Monthly Archives: October 2015

or-clock, a simple nixie alarm clock

I have been working on and off designing this nixie clock. I was inspired to build an alarm clock with old display tubes after having assembled the Ice tube clock from Adafruit. As a mater of fact I took quite a few design cues from the Ice tube clock. The microcontroller used is a ATmega 328p that has a watch crystal attached to keep time, a pwm output is also used to generate the high voltage necessary for the nixie tubes.

The tubes are old soviet IN-12b nixie tubes an INS-1 neon bulbs. They are the cheapest nixie tubes one can get a hold of on eBay. The guts of the clock consists of 3 PCBs, one for the “brains” of the clock, one just for the nixie tubes and a interconnect board to connect both PCBs together.

The Optibboot bootloader is used on the microcontroller so that it can be easily reprogrammed with the help of a serial breakout board that can be plugged into the header pins on the back side of the clock.

 


The first prototype of the or-clock

At first the PCBs where designed with Eagle but since then I have used Kicad more extensively. For that reason I converted the project over with the help of a handy collections of scripts available here on github. I had to fix quite a few issues with the converted files but even then it saved me lots of time.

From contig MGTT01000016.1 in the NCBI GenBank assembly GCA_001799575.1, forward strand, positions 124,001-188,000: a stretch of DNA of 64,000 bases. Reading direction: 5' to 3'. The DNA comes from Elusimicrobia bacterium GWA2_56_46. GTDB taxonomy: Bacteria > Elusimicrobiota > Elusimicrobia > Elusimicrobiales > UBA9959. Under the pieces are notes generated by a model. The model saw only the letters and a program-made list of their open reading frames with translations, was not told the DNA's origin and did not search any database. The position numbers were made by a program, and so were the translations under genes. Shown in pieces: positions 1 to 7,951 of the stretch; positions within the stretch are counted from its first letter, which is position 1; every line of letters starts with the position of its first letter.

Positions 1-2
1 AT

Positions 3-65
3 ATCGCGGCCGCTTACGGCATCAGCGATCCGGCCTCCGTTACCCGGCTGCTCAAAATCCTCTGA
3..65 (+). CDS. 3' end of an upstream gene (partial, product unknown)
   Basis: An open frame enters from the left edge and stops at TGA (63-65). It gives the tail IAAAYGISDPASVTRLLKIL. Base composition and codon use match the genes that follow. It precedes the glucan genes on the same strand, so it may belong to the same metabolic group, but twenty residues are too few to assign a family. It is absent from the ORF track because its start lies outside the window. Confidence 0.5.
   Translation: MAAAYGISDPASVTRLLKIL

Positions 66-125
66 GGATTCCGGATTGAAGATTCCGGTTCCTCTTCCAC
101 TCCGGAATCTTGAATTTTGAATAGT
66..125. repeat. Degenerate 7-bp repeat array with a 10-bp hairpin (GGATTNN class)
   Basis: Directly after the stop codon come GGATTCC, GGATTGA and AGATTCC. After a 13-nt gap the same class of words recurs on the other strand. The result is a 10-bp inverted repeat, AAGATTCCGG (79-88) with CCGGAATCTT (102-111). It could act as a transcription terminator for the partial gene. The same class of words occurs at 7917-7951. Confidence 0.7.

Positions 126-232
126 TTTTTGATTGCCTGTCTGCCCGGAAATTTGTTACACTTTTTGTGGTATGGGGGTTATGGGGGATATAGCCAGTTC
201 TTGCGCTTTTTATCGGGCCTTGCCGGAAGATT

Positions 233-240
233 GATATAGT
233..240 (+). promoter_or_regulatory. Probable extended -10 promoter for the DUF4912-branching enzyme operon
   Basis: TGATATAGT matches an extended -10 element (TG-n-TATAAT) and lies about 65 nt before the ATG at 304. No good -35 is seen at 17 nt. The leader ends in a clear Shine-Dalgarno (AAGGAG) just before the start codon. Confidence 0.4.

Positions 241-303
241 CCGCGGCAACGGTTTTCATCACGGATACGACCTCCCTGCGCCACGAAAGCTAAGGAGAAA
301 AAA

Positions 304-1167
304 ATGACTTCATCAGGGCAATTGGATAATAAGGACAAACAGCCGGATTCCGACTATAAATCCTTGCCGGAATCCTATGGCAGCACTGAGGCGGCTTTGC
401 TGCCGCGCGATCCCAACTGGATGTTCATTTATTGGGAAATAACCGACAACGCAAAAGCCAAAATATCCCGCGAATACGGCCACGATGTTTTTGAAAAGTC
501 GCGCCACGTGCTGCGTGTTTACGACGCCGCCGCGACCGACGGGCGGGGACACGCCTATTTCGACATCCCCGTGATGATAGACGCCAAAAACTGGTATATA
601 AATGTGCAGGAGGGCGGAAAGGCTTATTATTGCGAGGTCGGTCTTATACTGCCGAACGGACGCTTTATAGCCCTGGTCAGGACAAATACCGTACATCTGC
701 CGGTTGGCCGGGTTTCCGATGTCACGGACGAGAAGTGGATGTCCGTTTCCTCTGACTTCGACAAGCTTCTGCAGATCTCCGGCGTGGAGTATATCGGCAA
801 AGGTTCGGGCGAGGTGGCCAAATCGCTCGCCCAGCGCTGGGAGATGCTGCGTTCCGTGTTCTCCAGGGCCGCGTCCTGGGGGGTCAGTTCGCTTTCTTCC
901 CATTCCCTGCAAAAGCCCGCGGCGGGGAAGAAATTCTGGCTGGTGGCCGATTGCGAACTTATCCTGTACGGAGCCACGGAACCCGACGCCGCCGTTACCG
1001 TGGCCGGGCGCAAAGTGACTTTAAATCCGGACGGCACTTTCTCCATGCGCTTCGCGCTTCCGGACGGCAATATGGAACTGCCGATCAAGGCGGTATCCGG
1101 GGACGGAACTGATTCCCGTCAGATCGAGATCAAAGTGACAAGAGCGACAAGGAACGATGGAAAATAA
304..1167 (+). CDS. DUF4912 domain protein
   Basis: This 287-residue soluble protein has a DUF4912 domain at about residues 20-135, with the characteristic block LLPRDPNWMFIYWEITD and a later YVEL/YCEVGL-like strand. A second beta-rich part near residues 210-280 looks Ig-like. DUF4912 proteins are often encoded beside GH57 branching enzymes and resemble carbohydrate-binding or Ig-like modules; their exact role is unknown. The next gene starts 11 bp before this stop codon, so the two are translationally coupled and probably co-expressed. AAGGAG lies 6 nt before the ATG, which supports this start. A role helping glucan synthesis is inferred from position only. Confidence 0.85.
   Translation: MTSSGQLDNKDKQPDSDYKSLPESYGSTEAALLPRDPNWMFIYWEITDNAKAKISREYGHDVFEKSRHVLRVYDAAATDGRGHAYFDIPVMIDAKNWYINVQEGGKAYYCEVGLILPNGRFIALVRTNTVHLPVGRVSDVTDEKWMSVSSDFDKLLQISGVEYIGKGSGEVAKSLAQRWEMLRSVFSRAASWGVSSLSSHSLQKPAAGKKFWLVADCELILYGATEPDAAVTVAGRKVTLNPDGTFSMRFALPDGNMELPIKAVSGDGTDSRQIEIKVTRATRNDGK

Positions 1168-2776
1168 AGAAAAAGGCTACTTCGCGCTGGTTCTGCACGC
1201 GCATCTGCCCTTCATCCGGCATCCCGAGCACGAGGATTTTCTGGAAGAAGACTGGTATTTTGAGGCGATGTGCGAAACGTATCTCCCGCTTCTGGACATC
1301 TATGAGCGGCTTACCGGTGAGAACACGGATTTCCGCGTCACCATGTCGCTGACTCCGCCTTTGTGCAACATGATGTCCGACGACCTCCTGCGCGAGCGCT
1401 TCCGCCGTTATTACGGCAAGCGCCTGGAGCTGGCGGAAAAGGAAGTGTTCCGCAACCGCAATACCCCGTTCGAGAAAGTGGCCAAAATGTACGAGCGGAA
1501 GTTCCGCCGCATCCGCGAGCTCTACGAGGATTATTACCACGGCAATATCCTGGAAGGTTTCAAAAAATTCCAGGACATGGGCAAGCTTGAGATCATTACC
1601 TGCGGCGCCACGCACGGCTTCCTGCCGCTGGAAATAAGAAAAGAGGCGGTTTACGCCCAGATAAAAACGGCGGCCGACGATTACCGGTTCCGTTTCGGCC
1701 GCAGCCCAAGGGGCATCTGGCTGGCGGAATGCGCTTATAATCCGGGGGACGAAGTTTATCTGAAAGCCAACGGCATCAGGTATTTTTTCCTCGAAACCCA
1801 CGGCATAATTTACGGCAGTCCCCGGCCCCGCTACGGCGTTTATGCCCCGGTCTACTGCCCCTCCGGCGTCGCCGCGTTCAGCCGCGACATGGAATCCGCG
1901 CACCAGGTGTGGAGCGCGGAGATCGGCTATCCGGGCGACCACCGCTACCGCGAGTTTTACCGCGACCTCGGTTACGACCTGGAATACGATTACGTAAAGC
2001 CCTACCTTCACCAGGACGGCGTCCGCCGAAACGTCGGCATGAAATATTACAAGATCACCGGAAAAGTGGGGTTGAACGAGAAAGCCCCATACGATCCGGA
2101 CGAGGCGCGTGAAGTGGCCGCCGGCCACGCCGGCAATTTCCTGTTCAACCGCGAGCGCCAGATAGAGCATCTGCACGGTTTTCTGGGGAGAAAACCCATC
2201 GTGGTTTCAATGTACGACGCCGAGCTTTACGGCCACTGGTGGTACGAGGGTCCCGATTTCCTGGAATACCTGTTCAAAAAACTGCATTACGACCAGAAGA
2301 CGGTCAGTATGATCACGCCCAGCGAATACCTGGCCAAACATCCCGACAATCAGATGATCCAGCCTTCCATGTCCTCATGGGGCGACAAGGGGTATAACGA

The front pcb of the clock

The back pcb of the clock

The source code and Kicad files for this project are available here:
github.com/tiltit/or-clock

Wooden gamepad

I have recently been playing around with some WS2812 addressable LEDs connected to a microcontroller. I wanted to have some sort of input device to make things more interesting. Buttons stuck into a breadboard are all well and good, but they can get a little unnerving and prone to contact problems. So I made this game controller lookalike so that whenever I need a couple of buttons on a circuit i’m experimenting with, I can simply connect it. Another possible use for it could be a controller for jogging my cnc machine.

I used maple and robinia wood and cut it out on my eShapeoko cnc milling machine. At first I did not give the wooden buttons enough play, they were a little to big so I had to sand them quite a bit.

The pcb was also done with the cnc, for that I used Kicad to design the circuit, FlatCam to generate the Gcode and bCNC for auto-leveling and sending the Gcode to the machine.

The circuit is really simple, only consisting of a parallel in serial out shift register a few resistors and buttons. Contrary to the schematic below, I use 74HC166 and not a 74LS166 enabling the circuit to work down to 3.3V and not just 5V.

_MG_2808   _MG_2807

game_controller.sch

 

Here you can download the all the files I used for this project:

wooden_gamepad.zip